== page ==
You cannot ride your bicycle on a sidewalk in Wisconsin unless permitted by "local authorities." This means a bicyclist must look to his or her City/Town/Village ordinances to determine whether or not sidewalk bicycle riding is permitted. While it is highly unlikely that a bicyclist riding in a reasonable manner on the sidewalk would ever get cited by the police, it is highly likely that if there is a collision, the insurance company and defense attorney for the non-bicyclist will argue that because the bicyclist should not have been riding on the sidewalk in the first place, the bicyclist is 100% at fault no matter what happened.
See Wis. Stat. 346.94 (1) holding in part, "The operator of a vehicle shall not drive upon any sidewalk area except at a permanent or temporarily established driveway unless permitted to do so by the local authorities."
In Madison for example, the City allows bicycles upon sidewalks under certain circumstances:
12.76 (1) No person shall ride a bicycle on the sidewalk where a building abuts the sidewalk. Bicycle riding on sidewalks is permitted, except as prohibited in this subsection and otherwise regulated in this chapter.
In Milwaukee for example, the City allows bicycles upon sidewalks under certain circumstances:
102-14. Bicycle Riding Permitted on Certain Sidewalks. The commissioner of public works is authorized to mark by appropriate marks and signs that the riding of bicycles by all age groups is permitted on the sidewalk or sidewalk areas of specific portions of highways. Specific locations of bicycle routes may also be found in the common council proceedings, the official record on file in the city clerk's office, and the code on file in the legislative reference bureau.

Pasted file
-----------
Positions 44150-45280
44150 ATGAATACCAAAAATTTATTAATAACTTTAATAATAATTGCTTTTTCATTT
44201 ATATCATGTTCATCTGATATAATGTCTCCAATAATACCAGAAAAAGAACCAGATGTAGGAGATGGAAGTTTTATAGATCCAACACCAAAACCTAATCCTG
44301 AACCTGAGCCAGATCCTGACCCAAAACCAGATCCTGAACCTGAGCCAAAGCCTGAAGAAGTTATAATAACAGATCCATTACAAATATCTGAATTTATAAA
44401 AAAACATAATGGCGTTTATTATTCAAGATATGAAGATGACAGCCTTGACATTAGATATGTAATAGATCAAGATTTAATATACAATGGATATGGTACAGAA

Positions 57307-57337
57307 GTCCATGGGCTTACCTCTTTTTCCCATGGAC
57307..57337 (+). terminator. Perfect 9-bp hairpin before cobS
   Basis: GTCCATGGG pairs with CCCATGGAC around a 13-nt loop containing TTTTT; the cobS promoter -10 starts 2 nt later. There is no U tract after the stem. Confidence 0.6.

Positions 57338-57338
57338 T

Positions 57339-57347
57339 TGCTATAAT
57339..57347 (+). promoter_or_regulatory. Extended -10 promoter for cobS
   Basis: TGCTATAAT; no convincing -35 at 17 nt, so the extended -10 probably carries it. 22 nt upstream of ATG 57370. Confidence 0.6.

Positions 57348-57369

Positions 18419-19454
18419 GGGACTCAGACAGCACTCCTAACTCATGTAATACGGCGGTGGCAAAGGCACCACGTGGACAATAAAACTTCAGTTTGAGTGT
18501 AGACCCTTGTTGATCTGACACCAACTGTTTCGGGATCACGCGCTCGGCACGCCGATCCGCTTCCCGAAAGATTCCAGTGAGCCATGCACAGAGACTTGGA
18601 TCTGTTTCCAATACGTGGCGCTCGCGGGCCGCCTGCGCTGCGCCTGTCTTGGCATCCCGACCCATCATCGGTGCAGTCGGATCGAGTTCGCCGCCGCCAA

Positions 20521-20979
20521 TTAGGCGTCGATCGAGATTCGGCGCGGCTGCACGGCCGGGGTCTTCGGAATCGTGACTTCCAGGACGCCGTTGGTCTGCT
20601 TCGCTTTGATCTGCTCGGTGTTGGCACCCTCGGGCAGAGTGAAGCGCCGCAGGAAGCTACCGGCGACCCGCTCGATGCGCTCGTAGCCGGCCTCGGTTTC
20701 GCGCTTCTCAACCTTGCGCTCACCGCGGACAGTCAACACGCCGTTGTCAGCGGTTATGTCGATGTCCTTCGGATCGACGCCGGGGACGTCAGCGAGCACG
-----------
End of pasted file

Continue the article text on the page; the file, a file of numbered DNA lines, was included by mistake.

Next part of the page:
5 IMPORTANT THINGS TO KEEP IN MIND IF RIDING A BICYCLE UPON A SIDEWALK:
1. When local authorities permit bicycles on the sidewalk, every person operating a bicycle upon a sidewalk must yield the right-of-way to any pedestrian and shall exercise due care and give an audible signal when passing a bicycle or electric personal assistive mobility device rider or a pedestrian proceeding in the same direction.
2. Riding on the sidewalk may increase your chance of collision with a motor vehicle. This is because many drivers pull out onto the sidewalk area when leaving a driveway area. Drivers also tend to look for things that are a personal danger to them (like other cars) and neglect to look for bicylists.
3. Cars turning right at an intersection with a green light may not look behind them and will not see a bicyclist coming from behind them on the sidewalk. Cars turning left from opposite a bicyclist usually look at the oncoming lane of traffic and not the sidewalk-therefore cars will often not see a bicyclist approaching from the sidewalk. The car will turn left in front of the biker.
4. If riding the opposite direction of traffic on a sidewalk be especially careful as drivers pulling out of a gas station driveway and turning right onto a roadway will tend to only look to their left before pulling out. In this circumstance, the driver will not see a bicyclist approaching from his or her right.
5. There is a danger of collision with other bicylists. For example, along PD in Madison, the sidewalk crosses the Badger State Trail bike path. Bicyclists on the Badger State Trail heading north will usually not stop their bikes before they get to the sidewalk because they are primarily concerned with motor vehicles on PD.
More information regarding riding a bicycle on a sidewalk and safety tips from TransMadison and Griessmeyer Law Bicycle Injury Lawyer.